Emily Barton's first grade students came up with the concept “playing with words” on their own after she encouraged them to look at each other's stories and suggest changes. Michele Lacerda said her seventh graders improved their writing throughout the year as they shared their work with their peers. Kaitlyn Myers said her fourth graders became excited about writing when they could use technology that let them publish their work.
These teachers were among the graduate candidates presenting their research findings at the culminating event of the Capital Area Writing Project (CAWP) at Penn State Harrisburg in early May. The National Writing Project Fellowship allows them to earn graduate level credits while using their own classrooms for research into strategies for teaching writing.
During or after their coursework, they develop an Inquiry Project – research centered on a question they want to answer or a problem they want to solve about writing or reading and writing with K-12 students, according to CAWP program director Dr. Julie Schappe. They then investigate current research, implement methods in their classrooms, and analyze the resulting data. Finally, they present their findings in a campus poster session.
Their work links theory and practice, and develops teachers who can become leaders in their schools. This effort emphasizes “teachers teaching teachers,” according to the program's website.
Teaching writing today can be challenging, Schappe said. Changes in what it means to be literate and varied expectations about school, reading, and writing mean students and teachers come to class with different strengths and needs, and bring different life experiences with them. On top of that, communication today can include written language, speech, images, and social media. Students and teachers need to learn “how to be critical participants in complex forms of communication,” Schappe said. “They need to build skills to read, interpret and compose meaning.”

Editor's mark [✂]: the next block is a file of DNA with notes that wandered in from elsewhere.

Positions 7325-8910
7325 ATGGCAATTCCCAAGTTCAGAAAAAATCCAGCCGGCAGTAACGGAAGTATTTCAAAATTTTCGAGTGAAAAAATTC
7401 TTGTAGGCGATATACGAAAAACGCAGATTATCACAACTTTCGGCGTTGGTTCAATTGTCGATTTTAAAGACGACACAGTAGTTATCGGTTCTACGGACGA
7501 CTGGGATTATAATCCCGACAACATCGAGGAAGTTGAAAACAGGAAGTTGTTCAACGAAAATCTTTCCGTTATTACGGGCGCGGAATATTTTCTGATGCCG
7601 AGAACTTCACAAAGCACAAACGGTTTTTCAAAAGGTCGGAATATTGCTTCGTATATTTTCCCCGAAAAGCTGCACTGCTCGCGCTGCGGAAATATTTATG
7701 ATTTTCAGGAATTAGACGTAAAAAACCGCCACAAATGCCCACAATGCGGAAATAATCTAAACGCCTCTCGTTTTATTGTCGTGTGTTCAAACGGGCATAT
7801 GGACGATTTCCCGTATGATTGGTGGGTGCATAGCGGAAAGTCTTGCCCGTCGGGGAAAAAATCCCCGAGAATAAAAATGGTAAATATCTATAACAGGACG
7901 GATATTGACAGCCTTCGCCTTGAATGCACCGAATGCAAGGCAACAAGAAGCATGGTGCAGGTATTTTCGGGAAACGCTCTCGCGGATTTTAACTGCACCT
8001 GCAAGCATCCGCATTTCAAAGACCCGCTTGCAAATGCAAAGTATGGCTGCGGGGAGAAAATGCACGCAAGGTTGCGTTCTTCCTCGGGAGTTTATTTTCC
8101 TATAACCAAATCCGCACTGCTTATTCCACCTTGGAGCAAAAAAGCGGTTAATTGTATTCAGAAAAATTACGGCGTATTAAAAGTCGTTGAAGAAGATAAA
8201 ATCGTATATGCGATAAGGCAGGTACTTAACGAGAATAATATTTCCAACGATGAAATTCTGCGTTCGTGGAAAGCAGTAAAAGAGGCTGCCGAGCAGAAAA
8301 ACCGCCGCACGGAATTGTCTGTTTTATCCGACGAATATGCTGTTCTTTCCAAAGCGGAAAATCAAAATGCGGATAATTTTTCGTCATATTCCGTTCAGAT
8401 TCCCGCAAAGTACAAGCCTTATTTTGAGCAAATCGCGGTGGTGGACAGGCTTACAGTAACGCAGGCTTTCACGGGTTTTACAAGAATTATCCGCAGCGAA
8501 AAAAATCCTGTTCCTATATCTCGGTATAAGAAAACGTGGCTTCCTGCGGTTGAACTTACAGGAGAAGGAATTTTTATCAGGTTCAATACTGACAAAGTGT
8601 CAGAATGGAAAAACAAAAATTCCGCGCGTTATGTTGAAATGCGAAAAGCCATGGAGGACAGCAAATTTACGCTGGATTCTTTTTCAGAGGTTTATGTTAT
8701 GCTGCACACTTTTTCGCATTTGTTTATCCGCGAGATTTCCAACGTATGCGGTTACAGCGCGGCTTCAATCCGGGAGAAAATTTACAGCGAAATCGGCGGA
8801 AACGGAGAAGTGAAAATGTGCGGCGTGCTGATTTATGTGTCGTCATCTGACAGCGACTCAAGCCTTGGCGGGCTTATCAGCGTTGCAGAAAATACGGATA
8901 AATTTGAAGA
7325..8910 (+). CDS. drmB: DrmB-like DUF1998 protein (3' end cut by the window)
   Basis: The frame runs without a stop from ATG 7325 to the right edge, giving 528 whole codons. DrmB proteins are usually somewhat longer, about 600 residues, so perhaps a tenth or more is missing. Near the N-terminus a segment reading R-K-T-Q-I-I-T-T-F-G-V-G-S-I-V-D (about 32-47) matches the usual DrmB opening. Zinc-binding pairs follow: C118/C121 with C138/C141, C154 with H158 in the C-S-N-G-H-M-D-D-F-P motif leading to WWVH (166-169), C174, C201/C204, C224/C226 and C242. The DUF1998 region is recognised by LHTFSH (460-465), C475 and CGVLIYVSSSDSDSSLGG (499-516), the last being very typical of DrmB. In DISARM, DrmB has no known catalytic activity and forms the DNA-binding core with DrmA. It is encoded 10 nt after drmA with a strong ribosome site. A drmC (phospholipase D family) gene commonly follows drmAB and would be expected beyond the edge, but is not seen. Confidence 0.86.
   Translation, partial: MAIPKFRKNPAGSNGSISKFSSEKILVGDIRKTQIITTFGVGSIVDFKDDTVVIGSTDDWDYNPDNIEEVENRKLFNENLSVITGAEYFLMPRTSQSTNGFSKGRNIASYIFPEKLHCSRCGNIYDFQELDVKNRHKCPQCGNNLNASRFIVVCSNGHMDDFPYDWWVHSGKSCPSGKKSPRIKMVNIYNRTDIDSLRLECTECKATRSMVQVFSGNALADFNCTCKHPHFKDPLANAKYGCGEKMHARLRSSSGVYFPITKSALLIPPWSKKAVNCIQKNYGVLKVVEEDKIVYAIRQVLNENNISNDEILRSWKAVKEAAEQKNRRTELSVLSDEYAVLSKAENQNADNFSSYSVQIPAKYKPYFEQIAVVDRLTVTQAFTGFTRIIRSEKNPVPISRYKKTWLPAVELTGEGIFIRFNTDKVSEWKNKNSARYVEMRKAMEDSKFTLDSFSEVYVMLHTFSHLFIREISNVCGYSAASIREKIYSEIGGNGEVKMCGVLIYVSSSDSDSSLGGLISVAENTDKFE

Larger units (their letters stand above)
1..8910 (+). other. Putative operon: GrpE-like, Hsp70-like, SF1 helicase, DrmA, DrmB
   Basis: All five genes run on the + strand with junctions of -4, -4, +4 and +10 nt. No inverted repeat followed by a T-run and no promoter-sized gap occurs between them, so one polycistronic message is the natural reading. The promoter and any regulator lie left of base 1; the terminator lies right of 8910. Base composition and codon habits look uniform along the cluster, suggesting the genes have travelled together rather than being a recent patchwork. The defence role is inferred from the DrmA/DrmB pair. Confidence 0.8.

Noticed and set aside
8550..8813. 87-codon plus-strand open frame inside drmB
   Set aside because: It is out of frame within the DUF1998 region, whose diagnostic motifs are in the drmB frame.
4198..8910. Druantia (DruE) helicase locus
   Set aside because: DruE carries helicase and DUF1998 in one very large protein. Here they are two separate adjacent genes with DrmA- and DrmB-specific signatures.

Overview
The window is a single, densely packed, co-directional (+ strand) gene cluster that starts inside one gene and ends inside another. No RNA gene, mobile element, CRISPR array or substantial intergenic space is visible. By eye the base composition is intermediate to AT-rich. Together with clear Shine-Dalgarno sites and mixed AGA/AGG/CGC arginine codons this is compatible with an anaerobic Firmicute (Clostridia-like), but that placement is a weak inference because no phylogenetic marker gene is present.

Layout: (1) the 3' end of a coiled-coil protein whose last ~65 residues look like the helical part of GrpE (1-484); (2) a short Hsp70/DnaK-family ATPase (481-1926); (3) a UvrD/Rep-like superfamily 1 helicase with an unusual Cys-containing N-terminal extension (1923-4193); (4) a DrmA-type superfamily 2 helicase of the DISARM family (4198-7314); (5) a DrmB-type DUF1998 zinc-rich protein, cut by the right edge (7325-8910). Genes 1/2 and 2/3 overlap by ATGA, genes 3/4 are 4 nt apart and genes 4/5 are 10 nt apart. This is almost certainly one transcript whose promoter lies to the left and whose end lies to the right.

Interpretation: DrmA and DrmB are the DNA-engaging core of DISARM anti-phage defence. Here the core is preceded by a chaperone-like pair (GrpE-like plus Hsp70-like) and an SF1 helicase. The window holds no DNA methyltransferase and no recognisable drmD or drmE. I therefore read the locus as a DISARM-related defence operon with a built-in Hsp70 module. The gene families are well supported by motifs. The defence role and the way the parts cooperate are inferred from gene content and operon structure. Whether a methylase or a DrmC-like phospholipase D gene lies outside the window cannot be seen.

Penn State Harrisburg has been a National Writing Project site for over 30 years. It is one of 190 universities participating in the project recognized by the U.S. Department of Education, and the only one in the eight-county central Pennsylvania region. Teachers from 42 area schools are participating. Nationally, the program trains 3,000 teacher leaders a year.
The teachers presenting their posters at Penn State Harrisburg said the program helps them develop their skills and collaborate with peers who can share their ideas and results.
Some were new to teaching; others were veterans.
Lisa Freed has been a reading specialist in the Cumberland Valley School District for 23 years and has her master's degree. Studying alongside teachers, she found the fellowship valuable.
She is spearheading a four-year initiative at her school to revamp the writing program. Participating in the writing project “helped me go about it in a more systematic way,” she said. Her research showed that establishing a social environment that fosters writers starts with positive teacher attitude and a supportive principal.
Teachers who completed the fellowship with the Capital Area Writing Project often return to mentor new fellows.
Bob Hamera retired in 2012 from Upper Dauphin Middle School after 38 years in the classroom. He went through the writers' program in 2000 and now returns to mentor the graduate candidates.
He believes initiatives like this have made a difference. By the time he retired, his students were writing more across different disciplines and were better able to explain their reasoning, he said.
Independent studies on the impact of the National Writing Project confirm Hamera's observations. Nineteen comparative studies in eight states over the past decade have demonstrated the program's benefits.
Kevin Scharlau, who teaches kindergarten in the South Middleton School District, completed the program in 2010 and now serves as the invitational coordinator. He noted that most of the research projects presented this spring shared the theme of collaboration as a key component in writing.
Barton said collaboration was the piece that had been missing in her first grade classroom in the Mechanicsburg Area School District. After her students began to work together on improving each other's writing, they began adding more details, substituting more exciting words and removing unnecessary pieces. Kaylee Keener said her first graders in the Lower Dauphin School District became more engaged and committed once she created a community of writers who shared their work.
Collaboration is also what helps the teachers going through the Writing Project. Scharlau said he still learns a lot by coming back every year to help.
“When I come here, I get to see this new research and get fresh ideas that I can take back to my students,” he said.